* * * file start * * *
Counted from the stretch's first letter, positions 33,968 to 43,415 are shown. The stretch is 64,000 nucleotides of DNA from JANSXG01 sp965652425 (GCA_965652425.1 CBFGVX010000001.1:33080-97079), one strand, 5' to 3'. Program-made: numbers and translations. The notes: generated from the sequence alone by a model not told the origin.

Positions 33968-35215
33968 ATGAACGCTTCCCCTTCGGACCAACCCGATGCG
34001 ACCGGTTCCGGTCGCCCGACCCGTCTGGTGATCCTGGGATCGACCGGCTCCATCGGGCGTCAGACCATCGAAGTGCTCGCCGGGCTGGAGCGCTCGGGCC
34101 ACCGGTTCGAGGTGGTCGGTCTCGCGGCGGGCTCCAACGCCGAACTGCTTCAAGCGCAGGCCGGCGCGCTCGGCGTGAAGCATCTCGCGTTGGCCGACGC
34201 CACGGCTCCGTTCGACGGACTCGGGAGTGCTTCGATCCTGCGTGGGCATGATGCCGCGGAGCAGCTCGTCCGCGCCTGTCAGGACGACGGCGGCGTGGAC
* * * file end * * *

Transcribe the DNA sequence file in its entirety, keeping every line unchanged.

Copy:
Counted from the stretch's first letter, positions 33,968 to 43,415 are shown. The stretch is 64,000 nucleotides of DNA from JANSXG01 sp965652425 (GCA_965652425.1 CBFGVX010000001.1:33080-97079), one strand, 5' to 3'. Program-made: numbers and translations. The notes: generated from the sequence alone by a model not told the origin.

Positions 33968-35215
33968 ATGAACGCTTCCCCTTCGGACCAACCCGATGCG
34001 ACCGGTTCCGGTCGCCCGACCCGTCTGGTGATCCTGGGATCGACCGGCTCCATCGGGCGTCAGACCATCGAAGTGCTCGCCGGGCTGGAGCGCTCGGGCC
34101 ACCGGTTCGAGGTGGTCGGTCTCGCGGCGGGCTCCAACGCCGAACTGCTTCAAGCGCAGGCCGGCGCGCTCGGCGTGAAGCATCTCGCGTTGGCCGACGC
34201 CACGGCTCCGTTCGACGGACTCGGGAGTGCTTCGATCCTGCGTGGGCATGATGCCGCGGAGCAGCTCGTCCGCGCCTGTCAGGACGACGGCGGCGTGGAC